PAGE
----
According to the Archaeological Survey of India, there are 174 documented and protected monuments in the Delhi Circle. While we, as citizens of Delhi, are acquainted with most of these- especially the three Unesco World Heritage Sites- there are several that have fallen under the radar and over the years been left derelict and neglected, but their architectural significance and heritage value remains intact. Here are six such sites hiding in plain sight, in South Delhi alone.
Bulbul ki Masjid, Siri Fort
The Siri Fort area in Delhi may today be a frequented locality owing to the auditorium, the institutional area and the sports complex, but few notice the vast stretch of green that runs between Gargi College and the institutional area, and then again along the August Kranti Marg on the periphery of Shahpur Jat till Panchseel Park. This is the expanse of the ruins of Siri, the fortress developed by Alauddin Khilji in 1303. The wall that survives today is almost 15 metres high and in some parts, 6 metres in width, once conceived to shield Delhi from Mongol invaders led by Timur; yet it stands today wholly obscured by new constructions, tall trees and often inapproachable paths that cross garbage dumps.
As one enters Asian Games Village from August Kranti Marg, one can see a banquet hall on the left, also the site of the Asiad Tower. In the gardens of this complex, used for weddings and parties, lie the ruins of the Bulbul Ki Masjid, a mosque built in the time of Khilji: certainly in gross violation of their ‘protected’ status.
Ashokan Rock Edict, Kailash Colony
En route to Kailash Colony along the Dhirsain Marg, adjacent to the entrance to the ISKCON Temple, is a small gate leading to a rocky park. It is hard to believe that this is the site of perhaps Delhi’s oldest surviving monument, one from 260 BC. Dating back to the reign of Ashoka, the epigraph was discovered on an inclined rock face by a building contractor operating at the site. Archaeologists identified it in 1966, for its similarity to the edicts in thirteen other parts of India. Today it is covered by a crude concrete shed, manned by a single guard and surrounded by a neighbourhood park.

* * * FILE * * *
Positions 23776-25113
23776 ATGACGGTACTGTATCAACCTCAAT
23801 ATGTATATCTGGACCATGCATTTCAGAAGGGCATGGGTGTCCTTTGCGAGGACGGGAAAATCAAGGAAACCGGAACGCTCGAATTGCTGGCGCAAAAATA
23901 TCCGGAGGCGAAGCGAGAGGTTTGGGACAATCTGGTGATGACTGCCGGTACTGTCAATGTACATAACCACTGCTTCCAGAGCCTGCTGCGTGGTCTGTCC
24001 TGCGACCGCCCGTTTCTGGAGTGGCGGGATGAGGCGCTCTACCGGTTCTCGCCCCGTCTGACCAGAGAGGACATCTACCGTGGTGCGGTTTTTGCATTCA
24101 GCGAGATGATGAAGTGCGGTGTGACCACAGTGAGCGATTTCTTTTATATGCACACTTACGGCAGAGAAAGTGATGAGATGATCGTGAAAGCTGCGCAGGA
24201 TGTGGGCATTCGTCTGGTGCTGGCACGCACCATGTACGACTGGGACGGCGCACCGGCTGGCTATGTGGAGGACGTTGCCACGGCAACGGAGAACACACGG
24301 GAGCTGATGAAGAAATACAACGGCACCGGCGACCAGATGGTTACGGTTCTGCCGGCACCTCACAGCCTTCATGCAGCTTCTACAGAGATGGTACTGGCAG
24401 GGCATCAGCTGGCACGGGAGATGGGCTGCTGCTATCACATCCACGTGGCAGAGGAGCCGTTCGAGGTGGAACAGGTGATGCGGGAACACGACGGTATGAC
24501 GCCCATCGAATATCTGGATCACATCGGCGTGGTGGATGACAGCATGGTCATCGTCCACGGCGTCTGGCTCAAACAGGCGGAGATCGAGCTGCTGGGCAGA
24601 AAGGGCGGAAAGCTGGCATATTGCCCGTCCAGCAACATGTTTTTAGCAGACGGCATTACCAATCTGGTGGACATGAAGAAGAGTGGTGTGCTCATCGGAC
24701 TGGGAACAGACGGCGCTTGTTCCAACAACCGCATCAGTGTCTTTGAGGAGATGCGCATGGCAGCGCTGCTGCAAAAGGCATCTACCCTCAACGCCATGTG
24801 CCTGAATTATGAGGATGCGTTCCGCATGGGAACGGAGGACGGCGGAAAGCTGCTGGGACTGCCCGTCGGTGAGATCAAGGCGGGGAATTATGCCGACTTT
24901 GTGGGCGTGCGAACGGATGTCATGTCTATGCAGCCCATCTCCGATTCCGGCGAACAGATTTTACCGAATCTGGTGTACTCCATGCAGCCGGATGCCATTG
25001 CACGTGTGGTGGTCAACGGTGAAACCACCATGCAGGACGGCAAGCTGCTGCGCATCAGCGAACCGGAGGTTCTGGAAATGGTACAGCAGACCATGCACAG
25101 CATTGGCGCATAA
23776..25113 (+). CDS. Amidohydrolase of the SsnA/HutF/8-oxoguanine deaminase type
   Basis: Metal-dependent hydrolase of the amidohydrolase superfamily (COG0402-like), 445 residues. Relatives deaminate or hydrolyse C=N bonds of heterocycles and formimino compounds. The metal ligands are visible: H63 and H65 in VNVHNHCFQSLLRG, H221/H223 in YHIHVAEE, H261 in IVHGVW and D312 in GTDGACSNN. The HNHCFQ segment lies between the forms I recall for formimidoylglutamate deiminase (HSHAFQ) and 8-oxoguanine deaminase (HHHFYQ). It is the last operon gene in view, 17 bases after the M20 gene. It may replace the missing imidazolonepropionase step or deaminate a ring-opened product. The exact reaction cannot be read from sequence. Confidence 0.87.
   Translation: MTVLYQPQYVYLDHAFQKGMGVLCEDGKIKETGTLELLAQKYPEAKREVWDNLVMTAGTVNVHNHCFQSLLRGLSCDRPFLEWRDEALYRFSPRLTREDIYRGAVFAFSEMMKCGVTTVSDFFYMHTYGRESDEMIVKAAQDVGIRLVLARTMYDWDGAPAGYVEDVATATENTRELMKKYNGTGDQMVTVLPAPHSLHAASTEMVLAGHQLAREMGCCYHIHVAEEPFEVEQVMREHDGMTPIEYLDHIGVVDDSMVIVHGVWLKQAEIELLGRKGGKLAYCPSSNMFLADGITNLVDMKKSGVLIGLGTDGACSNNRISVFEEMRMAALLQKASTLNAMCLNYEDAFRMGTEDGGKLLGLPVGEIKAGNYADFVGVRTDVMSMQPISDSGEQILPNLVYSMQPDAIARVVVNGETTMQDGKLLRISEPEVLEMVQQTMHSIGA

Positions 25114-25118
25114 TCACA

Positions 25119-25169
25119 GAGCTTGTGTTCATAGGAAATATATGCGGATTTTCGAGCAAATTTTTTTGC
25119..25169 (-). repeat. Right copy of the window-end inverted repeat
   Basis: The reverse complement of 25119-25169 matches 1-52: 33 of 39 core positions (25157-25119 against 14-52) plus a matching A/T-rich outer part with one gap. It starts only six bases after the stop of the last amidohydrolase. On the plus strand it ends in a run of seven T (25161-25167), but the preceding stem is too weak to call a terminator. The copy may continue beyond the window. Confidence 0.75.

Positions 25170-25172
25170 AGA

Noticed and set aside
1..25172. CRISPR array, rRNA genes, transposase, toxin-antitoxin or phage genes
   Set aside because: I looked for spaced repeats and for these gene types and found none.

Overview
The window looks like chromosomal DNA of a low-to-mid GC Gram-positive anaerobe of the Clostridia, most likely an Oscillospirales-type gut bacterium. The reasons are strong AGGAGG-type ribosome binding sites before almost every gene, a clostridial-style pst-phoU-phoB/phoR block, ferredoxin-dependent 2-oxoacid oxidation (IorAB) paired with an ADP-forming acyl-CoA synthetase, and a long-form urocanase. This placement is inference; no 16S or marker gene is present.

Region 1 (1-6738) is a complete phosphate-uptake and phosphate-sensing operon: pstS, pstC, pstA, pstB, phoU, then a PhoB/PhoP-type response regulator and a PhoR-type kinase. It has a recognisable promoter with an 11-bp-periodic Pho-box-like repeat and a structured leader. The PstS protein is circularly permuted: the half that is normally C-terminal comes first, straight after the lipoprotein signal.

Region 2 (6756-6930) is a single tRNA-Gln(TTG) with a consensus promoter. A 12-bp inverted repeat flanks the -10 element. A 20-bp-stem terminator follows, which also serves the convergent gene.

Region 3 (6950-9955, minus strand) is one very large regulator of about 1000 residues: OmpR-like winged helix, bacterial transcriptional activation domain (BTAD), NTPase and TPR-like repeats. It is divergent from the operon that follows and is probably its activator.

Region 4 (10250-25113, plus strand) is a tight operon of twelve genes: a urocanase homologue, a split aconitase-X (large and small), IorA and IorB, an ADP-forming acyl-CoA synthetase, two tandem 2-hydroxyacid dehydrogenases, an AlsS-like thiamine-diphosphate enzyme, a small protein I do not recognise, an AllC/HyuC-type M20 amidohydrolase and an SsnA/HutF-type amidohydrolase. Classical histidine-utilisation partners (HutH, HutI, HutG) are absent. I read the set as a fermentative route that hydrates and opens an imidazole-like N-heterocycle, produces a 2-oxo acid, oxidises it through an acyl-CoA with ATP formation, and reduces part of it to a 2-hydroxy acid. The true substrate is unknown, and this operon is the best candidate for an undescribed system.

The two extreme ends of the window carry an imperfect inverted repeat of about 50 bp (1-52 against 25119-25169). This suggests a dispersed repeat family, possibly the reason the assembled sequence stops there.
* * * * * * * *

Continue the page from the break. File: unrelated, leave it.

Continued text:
Chor Minar, Hauz Khas Enclave
Situated just off Aurobindo Marg, near the Mayfair Garden exit of the Hauz Khas Metro Station, stands the Chor Minar: a minaret with over two hundred small notches, built during the reign of Alauddin Khilji in 1310. Legend has it that these apertures were used by Khilji not only as windows but also to exhibit the heads of executed prisoners, as a means to daunt the public from committing crimes. During the wars, only the heads of chiefs were displayed while those of common soldiers were simply piled into pyramids. Today this minaret stands in a quadrangular park in the middle of Hauz Khas Enclave, its residents perhaps oblivious to the horrors that the ground has seen.
Hijron ka Khanqah, Mehrauli
Literally “the spiritual retreat for eunuchs”, the Khanqah is one of the many monuments located in the Mehrauli Archeological Park. Built originally in 15th century Lodi-ruled Delhi, its uniqueness lies in the fact that it is maintained autonomously by the Hijras of Turkman Gate. Forty nine whitewashed tombs of unknown Kinnars lie in the complex beside the main tomb of Miyan Saheb. The tombs are enclosed on the west in the direction of the qiblah wall. It is heartening to see this small, spiritual space dedicated to transgenders, in the middle of a city that has over the years disparaged and ostracized the community.
Khirkee Masjid, Khirkee Village
Across the road from the main entrance to Select Citywalk, a popular Delhi haunt, lie the fascinating remains of Khirkee Masjid, an architecturally unique mosque built in 1354 in the reign of Feroz Shah Tughluq. Its architect, Khan-i-Jahan Junaan Shah Telangani, designed it as an unusual cross–axial mosque in Tughluqian style resembling a mini-fortress, with re-interpretations of Hindu architectural elements. Named for its jaalis and screens, it is embellished with towers, protruding gateways, vaults and numerous small domes. With circular turrets and courtyards, it is also the only surviving mosque in North India to be almost entirely covered. Despite undergoing partial restoration and its protected status, it remains largely unknown to most Delhiites, engulfed by the eponymous urban village.
Vijay Mandal, Kalu Sarai
Two kilometres from IIT Delhi in Kalu Sarai, lie the ruins of Mohammad bin Tughlaq’s palace, the Vijay Mandal. Built in 1326, the entire structure has been positioned on a raise platform, surmounted by another higher platform. A ramp on the side leads to an octagonal pavilion that offers a remarkable view of the urban village. On the northern side, lies the shrine of the sufi saint, Sheikh Hasan Tahir, accompanied by several other graves around. This is also said to be the site of the legendary Hazar Sutoon, an exquisite jewel-encrusted palace that stood upon a thousand pillars of white marble, also the setting for Malik Kafur’s betrayal of Mubarak Shah Khilji. While the palace no longer survives, the footings of some columns have withstood the ravages of time.
These areas in present times lie as islands within the realm of the National Capital, often becoming hubs for anti-social activities. It is important to know of their existence, to visit them, respect their sanctity and to understand, that the metropolis as we know it today did not ascend from zilch; it was a centuries long process of architectural development, whose testimony are these very crumbling sites.